One of the best ways to enjoy the great outdoors while getting active is to go hiking, and with so many noteworthy parks in the U.S. finding a trail is never a difficult task. But if you’re a beginner hiker, you’ll want to be mindful of the type of trail you choose. It should be one that isn’t too strenuous or lengthy for your skill or fitness level. If you’re in the mood to get moving here are eight hiking trails for beginners across the U.S.
Wissahickon Trail, Philadelphia, Pennsylvania
City-dwellers and visitors to Philadelphia can escape to Wissahickon Park when they feel like some quiet time in nature. The 1,800-acre park is home to nearly 50 miles of trails of varying lengths and difficulty levels. The Wissahickon Trail is perfect for beginner hikers and takes you through nearly seven miles of scenic terrain where you’ll be hiking amidst forest and sparkling creeks.
Lamar Valley Trail, Yellowstone National Park, Wyoming
At around five and a half miles, this scenic hike in Yellowstone National Park is a good option for beginner hikers. One of the highlights of this hike is not so much the surrounding nature (which, don’t get us wrong, is beautiful), but the wildlife you might be lucky enough to spot along the way. Be on the lookout for bison, elk, wolves and bears in the meadows of the Lamar River Valley. Also expect photo-worthy views of Amethyst Mountain.
Notch Trail, Badlands National Park, South Dakota
If it’s spectacular views you’re after, a hike on the Notch Trail in Badlands National Park is a great option and one that will be rewarding. The short, just over 1.5-mile hike will have you huffing and puffing, but it’s in no way overly strenuous. The trail goes through a canyon and up a log ladder where you climb up to catch those aforementioned views. You’ll get panoramic views of the Badlands, so bring your camera if you can. Just note that the trail isn’t recommended for people with a fear of heights and it’s best to go slowly coming down the log ladder.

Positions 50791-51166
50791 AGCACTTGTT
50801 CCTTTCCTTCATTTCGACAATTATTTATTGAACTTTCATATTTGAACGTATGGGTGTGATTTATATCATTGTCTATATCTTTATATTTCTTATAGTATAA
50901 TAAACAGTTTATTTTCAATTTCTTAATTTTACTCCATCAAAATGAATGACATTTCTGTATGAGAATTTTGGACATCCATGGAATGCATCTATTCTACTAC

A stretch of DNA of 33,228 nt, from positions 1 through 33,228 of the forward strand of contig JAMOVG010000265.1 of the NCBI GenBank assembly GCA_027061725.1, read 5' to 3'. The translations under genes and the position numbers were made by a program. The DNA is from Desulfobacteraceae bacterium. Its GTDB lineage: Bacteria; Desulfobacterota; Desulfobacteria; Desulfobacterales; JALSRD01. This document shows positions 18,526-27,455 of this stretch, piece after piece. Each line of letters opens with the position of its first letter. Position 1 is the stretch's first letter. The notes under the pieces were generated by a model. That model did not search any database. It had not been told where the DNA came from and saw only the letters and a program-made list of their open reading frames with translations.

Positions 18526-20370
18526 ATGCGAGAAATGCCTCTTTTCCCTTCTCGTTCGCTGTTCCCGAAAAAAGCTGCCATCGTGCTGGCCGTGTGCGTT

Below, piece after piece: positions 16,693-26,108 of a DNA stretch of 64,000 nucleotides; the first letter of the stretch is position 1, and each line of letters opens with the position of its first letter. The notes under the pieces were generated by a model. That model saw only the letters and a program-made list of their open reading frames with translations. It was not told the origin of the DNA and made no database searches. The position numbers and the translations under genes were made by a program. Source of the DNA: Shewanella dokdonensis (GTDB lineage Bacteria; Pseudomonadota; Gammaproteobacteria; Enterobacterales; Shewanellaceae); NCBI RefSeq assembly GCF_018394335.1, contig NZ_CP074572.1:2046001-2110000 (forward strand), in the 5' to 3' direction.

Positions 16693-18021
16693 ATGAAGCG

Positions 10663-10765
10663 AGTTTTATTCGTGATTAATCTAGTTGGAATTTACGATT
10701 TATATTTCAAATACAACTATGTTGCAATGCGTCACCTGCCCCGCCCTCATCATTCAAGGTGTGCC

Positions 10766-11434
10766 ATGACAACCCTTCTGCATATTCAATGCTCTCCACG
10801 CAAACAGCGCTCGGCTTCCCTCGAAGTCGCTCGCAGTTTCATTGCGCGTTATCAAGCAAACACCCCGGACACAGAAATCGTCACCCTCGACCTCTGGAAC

Coastal Prairie Trail, Everglades National Park, Florida
For beginner hikers who feel ready to tackle a longer distance, the ultra-scenic Coastal Prairie Trail in Everglades National Park could be a good bet. At just under 15 miles, it is a stretch, but it’s also an easy trek with no inclines. Your views will consist of mangrove forests, which are often teeming with birds and salt marshes, eventually ending up at a beach. Note, the trail isn’t currently being maintained so be mindful of logs or fallen branches.
Tall Trees Grove, Redwood National Park, California
Prepare to be in awe as you complete this nearly four-mile hike through a grove of majestic, towering Redwoods in Redwood National Park. The catch: this area of the park isn’t easy to get to and there are only a limited number of permits issued per day. To avoid disappointment make your way to the visitor’s center early. The ancient trees, including the former title holder for the tallest tree in the world, are pretty awe-inspiring for their size and stature.
Ouzel Falls Trail, Rocky Mountain National Park, Colorado
This nearly six mile trail in Rocky Mountain National Park is best done in the summer months. Beginning at the Wild Basin Trailhead, this hike’s rewards are the waterfalls you’ll encounter during the easy to moderate journey. You’ll go by Calypso Falls and Copeland Falls before getting to the highlight of the hike: Ouzel Falls, the roar of which you’ll likely hear before you see them.
Tenaya Lake Trail, Yosemite National Park, California
Feel like you’re hiking in a postcard with a trek around Tenaya Lake in Yosemite National Park, an easy 2.5-mile loop trail with picturesque lake views. The mountain lake is surrounded by granite peaks and is one of the most accessible lakes in Yosemite. Following your hike you can unwind with a swim. The lake is also a popular canoeing spot and has two picnic areas.
Cascade Mountain, Adirondacks, New York
Anyone wanting to scale a peak for stunning views without having to embark on a strenuous hike might want to consider Cascade Mountain in the Adirondacks. The hike is just under five miles round trip and once at the top, affords expansive views out over Lake Champlain, Whiteface Mountain and the Great Range mountain chain. This summit is known to be windy so it’s advisable to bring appropriate gear